Contrary to stereotypes, there is no evidence that people on welfare are lazy. Indeed, surveys of welfare recipients consistently show their desire for a job. But there is also evidence that many are reluctant to accept available employment opportunities. Despite work requirements included in the 1996 welfare reform, the U.S. Department of Health and Human Services says less than 42% of adult welfare recipients participate in work activities nationwide. Why the contradiction?
Perhaps it’s because, while poor people are not lazy, they are not stupid either. If you pay people more not to work than they can earn at a job, many won’t work.
A new study by the Cato Institute found that in many states, it does indeed pay better to be on welfare than it does to work.
Most reports on welfare focus on only a single program, the cash benefit program: Temporary Assistance for Needy Families. This focus leaves the misimpression that welfare benefits are quite low, providing a bare, subsistence‐level income. In reality, the federal government funds 126 separate programs for low‐income people, 72 of which provide either cash or in‐kind benefits to individuals.
Because there are so many categories of welfare recipients and so many different types of benefits, it is extremely difficult to determine how many people get what combination of benefits. For the purposes of this study, we assumed a hypothetical family consisting of a mother with two children, ages 1 and 4, and calculated the combined total of seven benefits that family could receive in all 50 states.
If that mother received Temporary Assistance for Needy Families, it is almost certain that she would also receive food stamps and Medicaid as well. Roughly 87% of Needy Families do.
Approximately 61% of all Needy Families fitting our profile also receive aid from the Women, Infants and Children program, or WIC, so we included that benefit. (If the children were older, they would not be eligible for WIC but would receive other benefits such as subsidized school lunches and breakfasts.) We also included utilities assistance, given that half of welfare recipients are on that program.
Housing assistance was a tougher call. Nationwide, the rate of participation varies from nearly 82% of Needy Families in North Dakota to virtually none in Idaho. Housing programs also generally have waiting lists, meaning long‐term welfare beneficiaries are most likely to receive benefits. Many states also prioritize families with young children like our profile family. We decided not to include those benefits for states where participation was less than 10%. In California, it is 11.4%.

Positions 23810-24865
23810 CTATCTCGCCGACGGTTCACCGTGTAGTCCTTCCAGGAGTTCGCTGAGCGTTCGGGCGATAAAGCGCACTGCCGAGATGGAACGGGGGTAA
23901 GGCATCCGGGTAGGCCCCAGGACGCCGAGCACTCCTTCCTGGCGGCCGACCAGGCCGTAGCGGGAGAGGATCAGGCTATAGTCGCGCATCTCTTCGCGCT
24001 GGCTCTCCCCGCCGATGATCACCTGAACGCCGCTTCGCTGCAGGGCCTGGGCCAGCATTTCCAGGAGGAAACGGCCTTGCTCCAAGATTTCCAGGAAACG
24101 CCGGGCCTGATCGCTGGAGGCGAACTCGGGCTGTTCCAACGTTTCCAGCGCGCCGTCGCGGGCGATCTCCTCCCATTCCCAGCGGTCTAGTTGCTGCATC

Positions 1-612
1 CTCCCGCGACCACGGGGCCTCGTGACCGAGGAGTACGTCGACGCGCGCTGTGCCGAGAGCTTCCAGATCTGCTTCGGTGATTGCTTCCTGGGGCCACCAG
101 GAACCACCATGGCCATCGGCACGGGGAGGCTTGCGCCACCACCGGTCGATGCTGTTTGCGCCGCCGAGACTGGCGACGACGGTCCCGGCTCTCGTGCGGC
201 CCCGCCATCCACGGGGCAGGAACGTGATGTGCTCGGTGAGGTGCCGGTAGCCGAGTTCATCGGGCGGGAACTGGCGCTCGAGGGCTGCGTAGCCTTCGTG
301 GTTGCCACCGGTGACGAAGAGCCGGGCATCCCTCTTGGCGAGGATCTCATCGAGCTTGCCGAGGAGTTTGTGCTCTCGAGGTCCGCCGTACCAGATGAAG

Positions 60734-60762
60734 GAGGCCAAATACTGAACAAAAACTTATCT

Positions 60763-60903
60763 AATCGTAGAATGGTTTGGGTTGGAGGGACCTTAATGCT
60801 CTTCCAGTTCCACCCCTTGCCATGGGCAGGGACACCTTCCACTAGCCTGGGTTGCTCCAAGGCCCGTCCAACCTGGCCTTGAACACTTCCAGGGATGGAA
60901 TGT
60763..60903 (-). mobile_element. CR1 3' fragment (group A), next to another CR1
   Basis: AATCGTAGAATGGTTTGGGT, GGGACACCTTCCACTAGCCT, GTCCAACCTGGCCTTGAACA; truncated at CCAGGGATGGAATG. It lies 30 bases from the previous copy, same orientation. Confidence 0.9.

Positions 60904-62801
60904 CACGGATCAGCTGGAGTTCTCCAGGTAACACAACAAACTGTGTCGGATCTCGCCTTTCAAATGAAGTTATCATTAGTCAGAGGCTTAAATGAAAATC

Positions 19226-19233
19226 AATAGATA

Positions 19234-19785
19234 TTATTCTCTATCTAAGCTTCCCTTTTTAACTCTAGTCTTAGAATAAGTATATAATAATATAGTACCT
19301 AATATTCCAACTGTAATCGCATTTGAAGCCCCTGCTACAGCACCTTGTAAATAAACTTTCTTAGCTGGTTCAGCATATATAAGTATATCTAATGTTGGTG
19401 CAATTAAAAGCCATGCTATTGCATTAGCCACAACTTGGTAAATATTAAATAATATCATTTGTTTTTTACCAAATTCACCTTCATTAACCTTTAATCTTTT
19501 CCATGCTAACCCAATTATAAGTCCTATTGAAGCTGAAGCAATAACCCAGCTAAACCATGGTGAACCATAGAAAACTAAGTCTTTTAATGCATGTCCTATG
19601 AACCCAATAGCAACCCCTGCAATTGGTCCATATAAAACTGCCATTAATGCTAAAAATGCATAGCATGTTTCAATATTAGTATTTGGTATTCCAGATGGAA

Finally, we included the federal Emergency Assistance Food Program, which provides free commodities like milk and cheese. Our profile family would qualify in all 50 states, although usage figures are imprecise.
In Washington, D.C., and 10 particularly generous states — Hawaii, Vermont, Connecticut, Massachusetts, New York, New Jersey, Rhode Island, Maryland, New Hampshire and California — these seven programs provide a mother with two young children an annual benefit worth more than $35,000 a year. The value of the package in a medium‐level welfare state is $28,500.
That may sound low, but it’s important to remember that welfare benefits are not taxed, whereas wages are. So to put the welfare benefit package in perspective, we calculated the amount of money our recipient would have to earn in pretax income to bring home an equal amount of money if she took a 40‐hour‐per‐week job.
After computing the federal income tax, the state income tax and payroll taxes, as well as taking into account federal and state earned income tax credits and the child tax credit, we came to the inescapable conclusion that welfare pays very well.
In fact, in 33 states and the District of Columbia, welfare pays more than an $8‐an‐hour job. In 12 states, including California, as well as the District of Columbia, the welfare package is more generous than a $15‐an‐hour job. In Hawaii, Massachusetts, Connecticut, New York, New Jersey, Rhode Island, Vermont and Washington, D.C., welfare pays more than a $20‐an‐hour job, or more than 2.75 times the minimum wage.
But how does the package compare with salaries for everyday jobs? In California and 38 other states, it pays more than the starting wage for a secretary. California isn’t one of the 10 states (plus the District of Columbia.) where welfare pays more than the average pretax first‐year wage for a teacher, nor is it among the three most generous states, where welfare benefits exceed the entry‐level salary for a computer programmer. But California welfare benefits can still exceed 96% of the state’s median salary.
Of course, not every welfare recipient meets the study’s profile, and many who do don’t receive all the benefits listed. (On the other hand, some receive even more.) Still, what is undeniable is that for many recipients in the most generous states — particularly those classified as long‐term recipients — welfare pays substantially more than an entry‐level job.
By not working, welfare recipients may be responding rationally to the incentives our public policy makers have established.
And yet we know that over the long term, a job is better than welfare. Census figures show that only 2.6% of full‐time workers are poor, compared with 23.9% of adults who do not work. And, while many anti‐poverty activists decry low‐wage jobs, even starting at a minimum‐wage job can be a springboard out of poverty.
As a result, if Congress and state legislatures are serious about reducing welfare dependence and rewarding work, they should consider strengthening welfare work requirements, removing exemptions and narrowing the definition of work. Moreover, states should shrink the gap between the value of welfare and work by reducing current benefit levels and tightening eligibility requirements.